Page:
Mississippi Becomes Fourth State to Launch Legal Sports Betting

Mississippi Becomes Fourth State to Launch Legal Sports Betting

On August 1st, Mississippi officially launched its legal sports betting market, with the first bets wagered taking place exactly twenty-six years after the state’s first casino, the Isle of Capri in Biloxi, opened for business back in 1992. In so doing, Mississippi now becomes the USA’s fourth state to offer the full range of legal sports betting options, following in the footsteps of Nevada, Delaware and New Jersey.

Two MGM Resorts owned casinos, the Gold Strike Casino in Tunica and Beau Rivage in Biloxi, simultaneously started accepting their sports bets at noon local time, and commenting upon the historic occasion, company CEO Jim Murren stated:

“MGM Resorts is proud to once again assume the leadership position in the hospitality industry. Sports wagering is a rapidly growing, exciting new entertainment opportunity for our company. We were proud to take the first sports wager in Atlantic City in June and today the first legal sports wagers in two locations in Mississippi.”

House Bill 967

Mississippi legislators optimistically passed legislation permitting sports betting in 2017, with the action made well in advance of the country’s federal sports betting ban being lifted the following year. Furthermore, House Bill 967, also called the Fantasy Contest Act, was approved without some legislators fully realizing that the bill which maintained the legality of daily fantasy sports also removed a rule prohibiting sports wagering from the Mississippi Gaming Control Act.

This then paved the way for sports betting to take place at the state’s 28 land or water based casinos post-Supreme Court decision. Wagering via mobile devices was also approved, although only if such bets are made whilst physically present at an approved casino facility. In addition, coaches or athletes are prohibited from placing wagers, while casinos must report suspicious bets above $5,000, and winning bets worth more than $10,000.

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$800 Million Market

According to Research firm Eilers & Krejcik Gaming, the Magnolia State ‘s sports betting market could take up to $800 million in wager per annum once mature, compared to say Nevada whose sportsbooks had a betting handle of $4.8 billion in 2017.

Mississippi’s casinos will subsequently be taxed at a rate of 12% on their wagers minus payouts, resulting in an extra $10 million a year by way of state tax revenue. While this amount may seem relatively small, casinos believe that the product will also help attract more customers to their venues, who will then spend more money on their other games and services.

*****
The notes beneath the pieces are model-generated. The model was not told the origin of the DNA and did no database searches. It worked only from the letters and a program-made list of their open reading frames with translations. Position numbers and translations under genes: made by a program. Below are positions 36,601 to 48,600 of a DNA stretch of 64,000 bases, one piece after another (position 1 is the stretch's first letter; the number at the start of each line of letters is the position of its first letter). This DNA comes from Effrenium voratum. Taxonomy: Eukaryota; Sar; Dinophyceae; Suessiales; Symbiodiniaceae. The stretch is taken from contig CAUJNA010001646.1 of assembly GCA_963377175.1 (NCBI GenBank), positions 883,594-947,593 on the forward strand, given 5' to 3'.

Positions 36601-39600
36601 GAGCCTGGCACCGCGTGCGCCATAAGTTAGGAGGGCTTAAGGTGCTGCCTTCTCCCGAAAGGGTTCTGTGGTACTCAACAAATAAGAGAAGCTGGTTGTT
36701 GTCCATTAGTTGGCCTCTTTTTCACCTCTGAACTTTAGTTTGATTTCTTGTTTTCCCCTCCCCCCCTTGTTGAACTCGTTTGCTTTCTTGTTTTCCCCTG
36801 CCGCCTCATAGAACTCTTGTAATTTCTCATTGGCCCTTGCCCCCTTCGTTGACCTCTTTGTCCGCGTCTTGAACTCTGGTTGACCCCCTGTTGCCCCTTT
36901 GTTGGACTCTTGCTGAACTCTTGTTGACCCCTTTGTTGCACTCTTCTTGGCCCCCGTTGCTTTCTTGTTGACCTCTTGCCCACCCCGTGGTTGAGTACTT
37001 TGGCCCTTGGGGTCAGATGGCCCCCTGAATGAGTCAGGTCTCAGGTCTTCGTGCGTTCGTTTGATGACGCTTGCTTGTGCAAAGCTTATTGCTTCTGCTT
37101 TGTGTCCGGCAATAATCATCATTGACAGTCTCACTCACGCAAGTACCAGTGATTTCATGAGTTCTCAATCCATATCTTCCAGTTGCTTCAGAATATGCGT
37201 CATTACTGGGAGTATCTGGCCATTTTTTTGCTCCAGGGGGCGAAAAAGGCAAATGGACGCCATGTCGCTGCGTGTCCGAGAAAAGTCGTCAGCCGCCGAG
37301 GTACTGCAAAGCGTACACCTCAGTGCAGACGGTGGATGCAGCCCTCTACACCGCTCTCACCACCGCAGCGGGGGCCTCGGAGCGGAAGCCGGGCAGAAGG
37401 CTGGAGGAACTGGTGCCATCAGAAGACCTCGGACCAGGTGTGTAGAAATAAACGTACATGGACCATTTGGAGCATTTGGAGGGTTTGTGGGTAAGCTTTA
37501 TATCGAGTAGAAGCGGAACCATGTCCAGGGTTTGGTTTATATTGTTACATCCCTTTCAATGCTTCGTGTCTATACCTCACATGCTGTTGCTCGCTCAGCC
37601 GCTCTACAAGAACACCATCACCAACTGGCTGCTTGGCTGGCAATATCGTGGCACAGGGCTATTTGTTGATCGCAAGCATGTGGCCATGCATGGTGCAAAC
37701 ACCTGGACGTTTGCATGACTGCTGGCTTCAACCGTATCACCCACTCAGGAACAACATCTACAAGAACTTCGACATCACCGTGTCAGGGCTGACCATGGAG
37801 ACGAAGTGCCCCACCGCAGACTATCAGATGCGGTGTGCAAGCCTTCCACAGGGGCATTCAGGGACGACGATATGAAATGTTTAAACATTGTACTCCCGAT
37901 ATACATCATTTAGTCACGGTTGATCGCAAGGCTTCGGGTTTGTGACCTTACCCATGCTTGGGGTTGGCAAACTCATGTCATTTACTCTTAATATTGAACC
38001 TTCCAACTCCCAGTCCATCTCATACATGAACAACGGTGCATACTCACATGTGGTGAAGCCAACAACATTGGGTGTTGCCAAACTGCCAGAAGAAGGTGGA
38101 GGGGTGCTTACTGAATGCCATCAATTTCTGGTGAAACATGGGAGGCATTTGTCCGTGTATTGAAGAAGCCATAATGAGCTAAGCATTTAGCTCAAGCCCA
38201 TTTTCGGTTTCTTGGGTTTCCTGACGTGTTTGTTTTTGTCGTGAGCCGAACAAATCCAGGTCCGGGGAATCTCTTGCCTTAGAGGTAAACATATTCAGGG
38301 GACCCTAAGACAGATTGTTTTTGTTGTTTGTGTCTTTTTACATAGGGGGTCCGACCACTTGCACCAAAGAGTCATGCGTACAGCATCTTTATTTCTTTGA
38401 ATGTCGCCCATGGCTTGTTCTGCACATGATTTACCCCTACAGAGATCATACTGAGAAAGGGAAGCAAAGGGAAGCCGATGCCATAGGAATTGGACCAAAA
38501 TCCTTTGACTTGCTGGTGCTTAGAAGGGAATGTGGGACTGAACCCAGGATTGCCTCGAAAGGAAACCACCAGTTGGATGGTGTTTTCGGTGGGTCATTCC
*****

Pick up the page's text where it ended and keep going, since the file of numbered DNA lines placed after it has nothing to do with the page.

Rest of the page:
Mississippi is the country’s sixth largest gambling market, and generated $2.08 billion in revenue last year, resulting in gambling taxes of $250 million for the state. Nevertheless, statewide casino revenue were down by 2% compared to 2016, with sports betting now being seen as a way of improving Mississippi’s flagging casino industry.

US Sports Betting

In May, the US Supreme Court struck down the country’s federal law that banned sports betting from taking place outside of a handful of states, such as Nevada and Delaware.While Oregon and Montana were also originally exempted from PASPA and already have sports betting laws on the books, their offerings are currently limited in scope, and state legislators have taken no action to regulate the industry thus far.

Meanwhile, West Virginia, Pennsylvania, and New York have passed laws allowing sports betting within the state. In June, Rhode Island Governor Gina Raimondo also signed of on a state budget with a provision attached allowing sports betting, with October 1st touted as a possible launch date for the industry.

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In fact, more than half the states in the US have taken steps that move them closer towards sports betting legislation. Amongst those with no sports betting activity or bills in place, however, are Alabama, Alaska, Arizona, Arkansas, Colorado, Florida, Georgia, Hawaii, Idaho, Maine, Nebraska, New Hampshire, New Mexico, North Carolina, North Dakota, South Dakota, Tennessee, Texas, Vermont, Virginia, Washington D.C., Washington state, Wisconsin and Wyoming.